Now that I am getting older I realize that I have taken my body for granted all of these years. I now am aware of body parts I didn't even know I had when I was younger. I didn't know what the hell a prostate gland was when I was in my teens and twenties. But in the past few years after going to the bathroom more often, getting up in the middle of the night to pee and the loss of hydraulic pressure when going, I now know what a prostate is and what BPH is.
I never gave my knees much of a thought and after growing out of childhood asthma I never gave my lungs much thought either, as I bounded up flights of stairs. Now when I walk up a flight of stairs I feel as though I have climbed Mt. Everest. I never knew there were muscles in my back until now, when I am sorely reminded of that fact every single day. I didn't know what my sinuses were until a few years ago, when I had teeth pulled, just to find out I had sinusitis. I never gave much thought to my bowels, as they worked whenever I wanted them to work. Now with IBS, my bowels have a mind of their own, which is usually in disagreement with my own mind. And of course my eyesight was perfect, being able to see far and near. Now after years of being glued to a microscope and the effects of aging, I either have to get longer arms or use those drug store magnifying glasses.
The one part of the human body that I never ever thought of and I think most people never think of is the brain. It has always worked, sometimes not as hard as I would have liked it to work, but it did work. As I find my other body parts are not working up to snuff, I am beginning to see my brain backfire. The other day I was having lunch with a couple of friends and mentioned that I had to stop and get milk on the way home. I stopped at 7-Eleven and got everything but the milk. Quite often I go to the store for only one specific item and return home without that item, but with many things I really didn't want. I find many times that when people introduce someone to me I forget their names a few minutes later. I think actually I really didn't want to know who they were in the first place. I find that I usually don't forget big things or very important things, but the little things in life. I occasionally forget my phone, my watch, my wallet and the exact time I am supposed to meet someone. I think most of the time I am just not paying attention. I hope. I also, at times have a little trouble remembering what I had for dinner the preceding day. No big deal.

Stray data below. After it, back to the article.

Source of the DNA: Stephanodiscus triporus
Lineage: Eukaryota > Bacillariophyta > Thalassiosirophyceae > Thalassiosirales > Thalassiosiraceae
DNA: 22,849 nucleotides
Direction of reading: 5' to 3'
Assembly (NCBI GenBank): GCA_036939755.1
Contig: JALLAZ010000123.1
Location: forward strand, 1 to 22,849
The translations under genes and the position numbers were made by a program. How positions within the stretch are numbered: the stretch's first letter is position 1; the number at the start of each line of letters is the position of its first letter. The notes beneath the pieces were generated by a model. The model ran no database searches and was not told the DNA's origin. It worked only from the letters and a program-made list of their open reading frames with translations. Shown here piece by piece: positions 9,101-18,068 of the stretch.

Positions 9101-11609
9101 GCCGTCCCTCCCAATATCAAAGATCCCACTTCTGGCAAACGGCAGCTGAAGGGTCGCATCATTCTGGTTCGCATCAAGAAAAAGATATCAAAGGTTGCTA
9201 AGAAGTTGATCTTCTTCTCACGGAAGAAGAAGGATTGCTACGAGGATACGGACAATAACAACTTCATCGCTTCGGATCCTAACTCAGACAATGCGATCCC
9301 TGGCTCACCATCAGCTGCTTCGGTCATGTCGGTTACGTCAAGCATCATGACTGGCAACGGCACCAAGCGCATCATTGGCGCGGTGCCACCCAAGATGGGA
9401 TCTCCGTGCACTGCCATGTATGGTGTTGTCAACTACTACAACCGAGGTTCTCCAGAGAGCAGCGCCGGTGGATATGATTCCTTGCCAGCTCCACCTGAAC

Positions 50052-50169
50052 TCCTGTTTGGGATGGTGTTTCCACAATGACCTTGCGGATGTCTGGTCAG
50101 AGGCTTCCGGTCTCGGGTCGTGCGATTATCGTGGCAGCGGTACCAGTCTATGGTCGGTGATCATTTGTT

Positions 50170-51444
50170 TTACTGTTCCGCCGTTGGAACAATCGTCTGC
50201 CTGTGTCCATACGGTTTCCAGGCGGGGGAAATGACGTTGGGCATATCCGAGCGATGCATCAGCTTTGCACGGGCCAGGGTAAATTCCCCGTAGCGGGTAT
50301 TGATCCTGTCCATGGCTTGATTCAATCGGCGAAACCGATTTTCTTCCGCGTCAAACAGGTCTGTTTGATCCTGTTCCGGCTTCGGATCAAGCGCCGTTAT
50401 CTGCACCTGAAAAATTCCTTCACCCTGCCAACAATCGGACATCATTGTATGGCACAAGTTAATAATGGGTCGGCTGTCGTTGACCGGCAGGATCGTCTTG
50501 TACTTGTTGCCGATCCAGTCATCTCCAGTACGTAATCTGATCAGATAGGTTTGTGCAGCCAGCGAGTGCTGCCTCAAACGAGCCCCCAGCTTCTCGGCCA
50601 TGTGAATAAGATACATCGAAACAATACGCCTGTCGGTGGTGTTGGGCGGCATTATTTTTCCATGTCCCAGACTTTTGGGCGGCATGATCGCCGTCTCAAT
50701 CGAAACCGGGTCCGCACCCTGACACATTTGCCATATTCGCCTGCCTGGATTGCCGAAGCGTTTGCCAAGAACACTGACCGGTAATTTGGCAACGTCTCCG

I guess being a little forgetful has to be accepted with the aging process, but what is odd is the things we remember. I can remember the names of every kid in my first grade class at Hamilton Street School. I can remember details of childhood birthday parties and what I received as birthday and Christmas presents. I can remember events from my childhood as if they happened yesterday. I can remember the details of shows like The Life of Riley, The Pinky Lee Show, The People's Choice and Our Miss Brooks. They were on over 50 years ago. When it is very hot and humid I can remember sitting at home on a snow day and watching the snow fall from my living room.
What also is strange is that I remember only the good and pleasant things. I had very severe asthma and other allergies growing up, but I have little memory of that. It is almost like these are selective memories that we consciously have no control over. Many times I will lie on the bed for a rest and daydream of playing tennis, doing gymnastics, climbing or running a race, yet there is no way in hell I could do that now. It's another game our brain plays on us. I guess it is like the old saying, "The mind is willing, but the body is weak." Even when I am at the gym there is a big difference in what I can envision doing and what I can actually do. So depressing.
I guessed most people see these changes when they retire or approach retirement age. I really didn't feel that bad about it just beginning now, until I saw the results of the latest research from University College London, that brain function begins to decline at the age of 45. That means it has been happening for a long time and I didn't even know it! Another cruel trick of the brain. Oh well. We have no choice, but to get old, but I think I will exercise my brain more, from now on. If I can remember.
A Retired Brain